On the Road Again: Major League Scouts Get Green Light to Attend Amateur Events

Tracy Ringolsby

Major League Baseball has taken its first step -- albeit a small one -- to normalcy.

Scouts have been given permission to return to the road and do in-person scouting for the first time in more than three months, although it will be on a limited level.

NCAA scouts, however, will not be on the road, at least until August. The NCAA recently extended its ban on in-person recruiting through July 31. As well as concerns about health,there is a feeling the NCAA decisions were based in part on cost-saving measures in light of the hit NCAA schools took with cancellation of the basketball tournament, a primary source of funding for college programs.

The move by MLB comes two days before Perfect Game's National Showcase in Hoover, Ala., kicks off on Wednesday. To stay within limits of social distancing, teams, which have been known to have as many as 10 scouts at major amateur events, are limited to no more than three scouts in attendance at an event.

While the Cape Cod League, which has become the key summer scouting territory, and the USA Baseball College National Team have already cancelled their seasons, other leagues are getting ready to embark on schedules.

The Florida Summer Collegiate League announced Monday it will open practice on Monday. Two players who won't be there, however, are outfielder Zac Veen, the Rockies first-round draft choice on Thursday, and catcher Drew Romo, who went to the Rockies in the Competitive Balance round between the first and second rounds.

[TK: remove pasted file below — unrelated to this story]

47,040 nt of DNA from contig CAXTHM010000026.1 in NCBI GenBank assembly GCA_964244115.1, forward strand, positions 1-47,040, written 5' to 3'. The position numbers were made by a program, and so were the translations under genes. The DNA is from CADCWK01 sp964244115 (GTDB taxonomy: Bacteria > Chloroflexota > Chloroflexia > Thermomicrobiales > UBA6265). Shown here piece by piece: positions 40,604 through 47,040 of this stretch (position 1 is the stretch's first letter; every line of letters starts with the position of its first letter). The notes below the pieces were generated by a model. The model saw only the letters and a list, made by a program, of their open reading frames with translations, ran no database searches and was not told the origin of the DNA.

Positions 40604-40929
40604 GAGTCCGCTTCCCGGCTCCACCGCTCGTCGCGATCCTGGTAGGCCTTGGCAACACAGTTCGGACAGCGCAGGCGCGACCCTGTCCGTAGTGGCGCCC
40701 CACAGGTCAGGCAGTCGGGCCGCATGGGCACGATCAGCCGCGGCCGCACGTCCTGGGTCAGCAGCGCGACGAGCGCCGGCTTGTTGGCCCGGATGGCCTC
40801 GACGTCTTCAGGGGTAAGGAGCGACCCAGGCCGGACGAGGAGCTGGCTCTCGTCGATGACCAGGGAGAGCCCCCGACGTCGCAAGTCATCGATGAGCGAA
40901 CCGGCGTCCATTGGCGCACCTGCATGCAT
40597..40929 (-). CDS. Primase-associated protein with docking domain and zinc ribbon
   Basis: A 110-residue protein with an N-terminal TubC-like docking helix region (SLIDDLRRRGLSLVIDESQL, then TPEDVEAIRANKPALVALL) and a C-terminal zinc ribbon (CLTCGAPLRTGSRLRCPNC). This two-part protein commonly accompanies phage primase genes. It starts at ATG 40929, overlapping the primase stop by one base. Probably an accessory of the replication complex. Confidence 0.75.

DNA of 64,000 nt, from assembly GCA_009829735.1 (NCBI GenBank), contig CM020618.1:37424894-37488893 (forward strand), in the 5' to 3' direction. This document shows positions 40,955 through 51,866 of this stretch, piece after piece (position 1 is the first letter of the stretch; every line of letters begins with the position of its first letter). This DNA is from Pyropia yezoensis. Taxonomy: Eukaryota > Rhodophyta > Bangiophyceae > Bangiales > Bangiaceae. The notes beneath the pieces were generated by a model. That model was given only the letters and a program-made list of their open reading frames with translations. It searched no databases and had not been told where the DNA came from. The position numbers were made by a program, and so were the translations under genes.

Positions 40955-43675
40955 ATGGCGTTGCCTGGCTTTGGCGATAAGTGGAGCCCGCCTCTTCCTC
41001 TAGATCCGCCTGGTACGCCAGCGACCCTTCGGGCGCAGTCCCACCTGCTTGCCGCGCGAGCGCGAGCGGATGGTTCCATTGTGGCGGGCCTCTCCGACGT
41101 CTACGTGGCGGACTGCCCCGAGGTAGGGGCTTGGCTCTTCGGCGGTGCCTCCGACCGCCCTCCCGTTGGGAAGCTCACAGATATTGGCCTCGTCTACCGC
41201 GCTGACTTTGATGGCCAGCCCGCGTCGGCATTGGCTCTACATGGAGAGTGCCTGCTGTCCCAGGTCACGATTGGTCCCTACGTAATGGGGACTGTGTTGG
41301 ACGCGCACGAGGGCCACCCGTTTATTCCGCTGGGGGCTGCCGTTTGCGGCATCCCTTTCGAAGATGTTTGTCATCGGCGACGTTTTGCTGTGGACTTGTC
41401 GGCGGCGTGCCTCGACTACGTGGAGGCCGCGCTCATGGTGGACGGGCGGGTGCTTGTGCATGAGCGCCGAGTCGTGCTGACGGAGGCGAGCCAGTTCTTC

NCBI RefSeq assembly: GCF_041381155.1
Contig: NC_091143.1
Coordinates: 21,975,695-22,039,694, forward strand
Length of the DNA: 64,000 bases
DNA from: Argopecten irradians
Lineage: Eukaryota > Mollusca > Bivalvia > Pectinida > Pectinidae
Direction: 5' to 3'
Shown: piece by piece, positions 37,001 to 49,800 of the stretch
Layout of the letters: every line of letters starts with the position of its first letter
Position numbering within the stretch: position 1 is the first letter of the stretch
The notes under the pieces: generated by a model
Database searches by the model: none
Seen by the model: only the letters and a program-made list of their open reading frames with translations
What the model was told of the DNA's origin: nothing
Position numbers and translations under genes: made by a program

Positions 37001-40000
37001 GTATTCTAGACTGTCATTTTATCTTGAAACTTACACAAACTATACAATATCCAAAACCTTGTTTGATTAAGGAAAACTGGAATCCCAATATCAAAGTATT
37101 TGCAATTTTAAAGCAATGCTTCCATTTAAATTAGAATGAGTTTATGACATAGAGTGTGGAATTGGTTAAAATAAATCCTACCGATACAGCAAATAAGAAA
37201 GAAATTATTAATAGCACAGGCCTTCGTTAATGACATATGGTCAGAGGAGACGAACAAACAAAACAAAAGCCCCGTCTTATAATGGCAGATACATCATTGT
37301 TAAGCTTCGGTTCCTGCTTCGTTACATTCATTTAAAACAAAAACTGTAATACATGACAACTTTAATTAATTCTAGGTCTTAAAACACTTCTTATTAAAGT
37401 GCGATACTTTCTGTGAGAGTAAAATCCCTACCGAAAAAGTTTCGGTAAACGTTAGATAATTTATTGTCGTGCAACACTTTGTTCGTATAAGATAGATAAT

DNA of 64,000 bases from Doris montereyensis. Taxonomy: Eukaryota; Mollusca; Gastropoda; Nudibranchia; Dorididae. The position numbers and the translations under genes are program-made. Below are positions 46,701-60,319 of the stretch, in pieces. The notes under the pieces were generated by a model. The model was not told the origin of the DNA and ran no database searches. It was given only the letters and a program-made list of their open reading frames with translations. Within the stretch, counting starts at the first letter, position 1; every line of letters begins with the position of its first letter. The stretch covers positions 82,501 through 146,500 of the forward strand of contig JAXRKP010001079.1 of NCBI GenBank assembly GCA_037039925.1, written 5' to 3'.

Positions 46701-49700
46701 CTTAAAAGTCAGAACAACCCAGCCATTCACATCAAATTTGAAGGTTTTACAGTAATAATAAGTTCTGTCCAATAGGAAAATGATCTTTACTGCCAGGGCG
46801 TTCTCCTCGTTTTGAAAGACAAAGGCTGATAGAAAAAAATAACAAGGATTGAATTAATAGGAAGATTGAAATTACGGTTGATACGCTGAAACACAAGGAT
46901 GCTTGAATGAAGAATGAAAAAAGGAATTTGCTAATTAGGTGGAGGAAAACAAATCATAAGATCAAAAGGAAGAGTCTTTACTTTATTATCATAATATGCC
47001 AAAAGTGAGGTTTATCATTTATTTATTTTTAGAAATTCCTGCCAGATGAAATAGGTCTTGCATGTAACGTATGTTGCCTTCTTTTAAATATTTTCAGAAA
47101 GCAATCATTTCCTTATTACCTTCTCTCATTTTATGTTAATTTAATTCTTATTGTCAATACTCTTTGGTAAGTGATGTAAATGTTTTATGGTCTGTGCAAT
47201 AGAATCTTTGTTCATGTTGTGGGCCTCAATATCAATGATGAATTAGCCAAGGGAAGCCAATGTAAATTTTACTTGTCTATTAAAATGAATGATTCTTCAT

They are both high school players who were committed to colleges before being draft -- Veen to Florida and Romo to LSU.

The Florida Summer Collegiate League is expected to be the prime beneficiary of the Cape Cod League's cancellation.

Meanwhile, indications are the North Woods League will begin play July 1, and the Coastal Plains League will open it's season at the end of June. 

Teams will be able to assign scouts to attend games in those leagues, the Area Code games, and also events sponsored by Perfect Game, Baseball Factor, Program 15, Crossroads Baseball, Head First Honor Roll, Showball Baseball, Prep Baseball Report, I95 Stadium Series and Top 96, which focus on high school talent.

A major amateur tournament is also planned in Nashville.

The Area Code Games, which are normally held in August, are expected to delay their activity until September or possibly October.


Down On The Farm